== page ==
Older Workers in US – Working longer cannot solve the retirement crisis

Working longer is often proposed as the solution to the retirement crisis caused by older workers’ lack of retirement assets, but new research from SCEPA’s ReLab shows this assumption doesn’t match older workers’ real experiences in the labor market. Spreadsheet models used by advocates of delaying retirement assume older workers delay claiming Social Security to … Continue reading

Jobs Recovery and Older Workers in US – 1.1 Million of them out of the labor force

In the final months of 2020, as the pandemic surged again and businesses were forced to scale back or close, the initial labor market recovery stagnated. For older workers, however, the recovery didn’t just pause—it took several steps back. Older workers (ages 55 and older) gained an insignificant number of jobs between August 2020 and … Continue reading

Overeducation in Canada – The gap between supply and demand went from zero to an 10-percentage point

“Stay in school!” is the rallying cry of many Canadian parents who see education as the key to improving their children’s standard of living. In fact, more education is generally associated with higher salaries and better working conditions. It is also linked to a wide range of other benefits, including increasing a country’s economic prosperity.… … Continue reading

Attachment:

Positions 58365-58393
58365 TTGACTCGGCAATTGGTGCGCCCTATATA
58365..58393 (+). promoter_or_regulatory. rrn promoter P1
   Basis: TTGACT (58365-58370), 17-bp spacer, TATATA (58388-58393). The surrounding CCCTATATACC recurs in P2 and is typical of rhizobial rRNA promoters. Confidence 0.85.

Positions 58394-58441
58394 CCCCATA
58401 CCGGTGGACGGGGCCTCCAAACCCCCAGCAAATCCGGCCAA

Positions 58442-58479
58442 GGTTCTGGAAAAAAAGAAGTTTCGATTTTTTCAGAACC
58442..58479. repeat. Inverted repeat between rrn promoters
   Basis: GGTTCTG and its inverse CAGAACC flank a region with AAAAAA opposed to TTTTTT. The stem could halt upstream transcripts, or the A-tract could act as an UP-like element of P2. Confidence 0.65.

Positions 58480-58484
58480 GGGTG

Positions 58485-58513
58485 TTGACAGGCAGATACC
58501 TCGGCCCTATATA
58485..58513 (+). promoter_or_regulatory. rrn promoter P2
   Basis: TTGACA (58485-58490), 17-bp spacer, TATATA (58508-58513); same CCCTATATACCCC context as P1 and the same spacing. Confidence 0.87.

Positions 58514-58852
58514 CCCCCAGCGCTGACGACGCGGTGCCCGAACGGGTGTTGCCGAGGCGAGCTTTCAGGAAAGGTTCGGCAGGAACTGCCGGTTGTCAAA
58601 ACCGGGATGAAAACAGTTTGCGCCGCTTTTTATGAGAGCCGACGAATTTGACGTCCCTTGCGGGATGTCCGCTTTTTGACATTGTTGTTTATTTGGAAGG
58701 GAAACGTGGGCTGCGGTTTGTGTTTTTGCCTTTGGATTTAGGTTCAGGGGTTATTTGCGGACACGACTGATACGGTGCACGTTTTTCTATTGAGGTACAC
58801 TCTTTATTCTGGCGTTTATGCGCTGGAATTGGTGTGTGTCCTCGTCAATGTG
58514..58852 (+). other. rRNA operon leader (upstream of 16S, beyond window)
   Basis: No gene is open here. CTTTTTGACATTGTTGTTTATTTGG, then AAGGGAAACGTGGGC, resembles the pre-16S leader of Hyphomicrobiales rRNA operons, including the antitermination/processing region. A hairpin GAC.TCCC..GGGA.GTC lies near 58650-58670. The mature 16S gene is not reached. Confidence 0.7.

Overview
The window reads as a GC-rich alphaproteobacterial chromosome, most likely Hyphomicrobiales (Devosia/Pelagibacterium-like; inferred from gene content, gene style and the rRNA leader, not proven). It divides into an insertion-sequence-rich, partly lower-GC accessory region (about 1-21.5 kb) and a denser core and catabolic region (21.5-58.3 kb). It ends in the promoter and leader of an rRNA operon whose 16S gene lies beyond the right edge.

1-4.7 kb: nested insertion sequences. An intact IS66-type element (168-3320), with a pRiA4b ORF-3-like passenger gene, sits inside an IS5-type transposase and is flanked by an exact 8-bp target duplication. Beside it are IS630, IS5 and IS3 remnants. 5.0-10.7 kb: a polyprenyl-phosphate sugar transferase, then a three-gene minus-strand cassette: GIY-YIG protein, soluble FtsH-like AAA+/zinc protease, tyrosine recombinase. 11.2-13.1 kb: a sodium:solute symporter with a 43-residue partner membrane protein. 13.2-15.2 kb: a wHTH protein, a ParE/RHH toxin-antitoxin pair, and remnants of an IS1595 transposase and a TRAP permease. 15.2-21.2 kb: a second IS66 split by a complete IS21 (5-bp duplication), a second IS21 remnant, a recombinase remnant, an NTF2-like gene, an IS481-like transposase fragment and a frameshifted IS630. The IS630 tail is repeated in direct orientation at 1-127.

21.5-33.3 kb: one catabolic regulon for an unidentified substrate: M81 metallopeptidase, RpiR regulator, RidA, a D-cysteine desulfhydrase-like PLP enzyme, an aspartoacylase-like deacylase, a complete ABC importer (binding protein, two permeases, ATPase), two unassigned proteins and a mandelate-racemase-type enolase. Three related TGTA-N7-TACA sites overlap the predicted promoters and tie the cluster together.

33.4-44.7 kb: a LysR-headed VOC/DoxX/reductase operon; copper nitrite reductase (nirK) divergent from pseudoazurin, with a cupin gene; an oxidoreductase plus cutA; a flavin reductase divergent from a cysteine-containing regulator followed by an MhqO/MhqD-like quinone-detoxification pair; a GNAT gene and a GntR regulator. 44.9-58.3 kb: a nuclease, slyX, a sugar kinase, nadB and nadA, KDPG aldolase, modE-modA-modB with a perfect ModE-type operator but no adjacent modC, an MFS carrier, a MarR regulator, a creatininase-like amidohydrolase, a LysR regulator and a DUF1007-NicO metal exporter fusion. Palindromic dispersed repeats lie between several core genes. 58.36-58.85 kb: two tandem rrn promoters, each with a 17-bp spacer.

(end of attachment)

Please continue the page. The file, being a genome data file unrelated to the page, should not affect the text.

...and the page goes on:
Racial Equity in US – Advancing it in the workplace is a system-level challenge

Advancing racial equity in the workplace is a system-level challenge-ranging from the structural inequities of geography to underrepresentation in industries and jobs that could create additional opportunity to the behaviors of the workplace itself. In the United States, Black workers account for 15 million, or 12 percent, of the 125 million US private-sector workers. The … Continue reading

Work After Lockdown in UK – Working from home under lockdown has disrupted norms

The Work After Lockdown project explores how crisis-driven working from home activates wider change in how people want to work and how organisations respond. Working from home under lockdown has disrupted norms and thinking around the need for office presence. People have adapted quickly and worked well from home. Productivity is good. At the same … Continue reading

‘Work & Skills’ for the Long-Term Unemployed in UK – Between 1 to 1.6 million people who have been out of work for 12 months or more